By Brad O’Neil
Legislation passed in the House of Representatives this week would essentially eliminate the ability of local government to hold businesses accountable for how they treat their employees and interact with communities. HB 4052, also known as the “Death Star Bill” due to its unprecedented reach and broad effect on local communities, has grown deeply unpopular with local governments and is out of step with the priorities of Michiganders. But that hasn’t stopped Republicans in the legislature, at the behest of corporate lobbyists, from continuing to move it forward.
The bill seeks to stop local government from passing new ordinances, as well as invalidate existing ones, that have to do with the relationship between employers and employees. In other words, local elected officials would be completely stripped of their ability to pass things like paid sick day guarantees, minimum wage increases or workplace protections. In fact, before being pressured to remove it, the bill included a provision that would have nullified nearly 40 anti-discrimination ordinances designed to protect LGBT citizens from employment discrimination.
But those are just the obvious problems with the bill – the language of this legislation is so broad that both its crafters and those it will ultimately affect can’t be fully aware of its future implications.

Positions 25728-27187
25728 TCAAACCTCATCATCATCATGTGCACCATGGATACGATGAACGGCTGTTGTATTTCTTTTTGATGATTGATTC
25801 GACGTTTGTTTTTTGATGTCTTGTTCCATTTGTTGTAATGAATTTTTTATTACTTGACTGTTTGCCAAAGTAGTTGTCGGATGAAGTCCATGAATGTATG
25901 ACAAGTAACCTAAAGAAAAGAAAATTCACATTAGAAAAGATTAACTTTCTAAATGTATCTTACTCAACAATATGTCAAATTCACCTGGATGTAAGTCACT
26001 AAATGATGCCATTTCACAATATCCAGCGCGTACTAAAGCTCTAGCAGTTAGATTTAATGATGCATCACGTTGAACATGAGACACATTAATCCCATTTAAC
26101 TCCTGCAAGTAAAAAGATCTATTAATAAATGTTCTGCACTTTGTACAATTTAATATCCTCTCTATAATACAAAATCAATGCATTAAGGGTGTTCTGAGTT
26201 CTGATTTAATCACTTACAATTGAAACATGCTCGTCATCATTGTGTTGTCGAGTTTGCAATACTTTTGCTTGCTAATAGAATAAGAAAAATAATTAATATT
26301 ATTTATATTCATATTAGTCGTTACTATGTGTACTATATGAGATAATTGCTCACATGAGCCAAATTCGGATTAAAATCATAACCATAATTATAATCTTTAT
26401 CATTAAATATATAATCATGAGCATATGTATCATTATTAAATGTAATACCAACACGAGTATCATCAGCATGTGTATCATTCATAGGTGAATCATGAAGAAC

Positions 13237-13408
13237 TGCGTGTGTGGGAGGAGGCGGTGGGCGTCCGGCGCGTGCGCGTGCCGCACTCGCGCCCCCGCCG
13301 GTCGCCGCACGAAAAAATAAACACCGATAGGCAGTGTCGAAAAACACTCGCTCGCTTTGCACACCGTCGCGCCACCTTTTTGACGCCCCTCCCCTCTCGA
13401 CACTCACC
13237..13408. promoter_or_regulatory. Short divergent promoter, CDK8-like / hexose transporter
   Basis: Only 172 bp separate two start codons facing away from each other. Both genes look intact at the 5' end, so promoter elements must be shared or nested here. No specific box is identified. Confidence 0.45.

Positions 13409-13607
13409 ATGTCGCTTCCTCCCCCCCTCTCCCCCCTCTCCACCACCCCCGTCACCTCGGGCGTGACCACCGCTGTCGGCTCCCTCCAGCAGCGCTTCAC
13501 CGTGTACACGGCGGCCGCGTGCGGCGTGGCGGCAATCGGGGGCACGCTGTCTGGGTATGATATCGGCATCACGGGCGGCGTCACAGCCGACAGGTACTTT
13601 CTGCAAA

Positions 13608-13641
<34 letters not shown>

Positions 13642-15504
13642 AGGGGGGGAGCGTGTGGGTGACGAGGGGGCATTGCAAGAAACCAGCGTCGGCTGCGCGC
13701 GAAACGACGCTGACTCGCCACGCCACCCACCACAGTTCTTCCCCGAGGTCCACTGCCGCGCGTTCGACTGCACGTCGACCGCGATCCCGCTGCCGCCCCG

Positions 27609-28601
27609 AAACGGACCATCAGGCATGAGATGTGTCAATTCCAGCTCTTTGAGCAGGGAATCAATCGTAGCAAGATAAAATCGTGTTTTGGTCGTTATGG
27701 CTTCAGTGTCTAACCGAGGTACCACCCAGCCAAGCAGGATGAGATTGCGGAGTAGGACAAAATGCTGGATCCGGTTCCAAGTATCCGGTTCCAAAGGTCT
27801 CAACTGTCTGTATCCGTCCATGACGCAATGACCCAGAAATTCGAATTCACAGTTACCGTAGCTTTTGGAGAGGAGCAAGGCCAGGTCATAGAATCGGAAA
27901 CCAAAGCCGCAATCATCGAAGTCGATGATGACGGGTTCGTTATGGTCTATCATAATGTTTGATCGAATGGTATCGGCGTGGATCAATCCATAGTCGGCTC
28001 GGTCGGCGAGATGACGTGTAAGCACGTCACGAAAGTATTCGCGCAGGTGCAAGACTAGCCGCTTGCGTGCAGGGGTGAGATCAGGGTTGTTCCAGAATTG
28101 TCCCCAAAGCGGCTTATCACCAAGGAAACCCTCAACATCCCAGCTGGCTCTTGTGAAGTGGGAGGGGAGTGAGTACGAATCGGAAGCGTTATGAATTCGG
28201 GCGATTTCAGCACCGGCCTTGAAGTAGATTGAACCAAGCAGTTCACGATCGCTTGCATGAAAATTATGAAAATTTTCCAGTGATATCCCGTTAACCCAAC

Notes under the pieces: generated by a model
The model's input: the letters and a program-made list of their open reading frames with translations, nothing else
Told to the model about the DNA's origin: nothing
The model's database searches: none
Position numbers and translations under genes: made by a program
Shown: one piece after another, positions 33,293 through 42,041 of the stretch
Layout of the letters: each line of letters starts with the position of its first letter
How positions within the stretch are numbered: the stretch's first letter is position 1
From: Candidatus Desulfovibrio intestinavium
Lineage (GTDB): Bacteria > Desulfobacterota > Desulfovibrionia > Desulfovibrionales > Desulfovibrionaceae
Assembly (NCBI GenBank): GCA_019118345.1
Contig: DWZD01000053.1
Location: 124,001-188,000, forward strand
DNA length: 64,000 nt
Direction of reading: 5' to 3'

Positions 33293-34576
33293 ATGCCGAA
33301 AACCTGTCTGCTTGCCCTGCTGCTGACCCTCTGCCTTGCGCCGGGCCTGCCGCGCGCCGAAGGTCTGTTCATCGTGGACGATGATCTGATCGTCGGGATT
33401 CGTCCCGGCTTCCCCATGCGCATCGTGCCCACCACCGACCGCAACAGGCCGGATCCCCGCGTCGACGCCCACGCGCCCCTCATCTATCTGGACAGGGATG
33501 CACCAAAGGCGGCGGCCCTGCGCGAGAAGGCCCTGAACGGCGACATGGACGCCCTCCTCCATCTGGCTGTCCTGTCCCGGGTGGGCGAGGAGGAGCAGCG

Republican lawmakers say employment policies should be standardized by the state, yet they aren’t doing anything to bring them into existence at the state level.
Michigan law doesn’t guarantee workers the ability to earn paid sick days, it doesn’t provide for a decent living wage, and it certainly doesn’t protect the LGBT community from employment discrimination. Thankfully, Michigan’s local governments have been filling the void.
When Republican lawmakers have refused to protect the rights of our LGBT community, local elected leaders have stepped up. When Republican lawmakers have refused to guarantee the ability to earn paid sick days, local elected leaders have stepped up. Local elected leaders have been doing the work Republicans in state government won’t and instead of contributing to that progress, corporate-backed conservatives are actively trying to erase it.
I would say that stifling progress seems to be the only thing that will elicit any effort from Republicans these days (the roads sure aren’t) but then I would be ignoring their true motivation.
Here’s a breakdown of the donations that the House Commerce and Trade Committee members, the committee that approved the bill before it went to a full House vote, received from corporate lobbyists that support the bill. In all, the 11 Republican lawmakers who voted for the bill in committee received at least $138,300 in corporate contributions.
It’s a sad state of affairs when Republican lawmakers place the interests of their corporate backers above those they claim to serve but we don’t have to put up with it.
Contact your state Senator today and tell them to do their job instead of punishing local elected officials for doing theirs!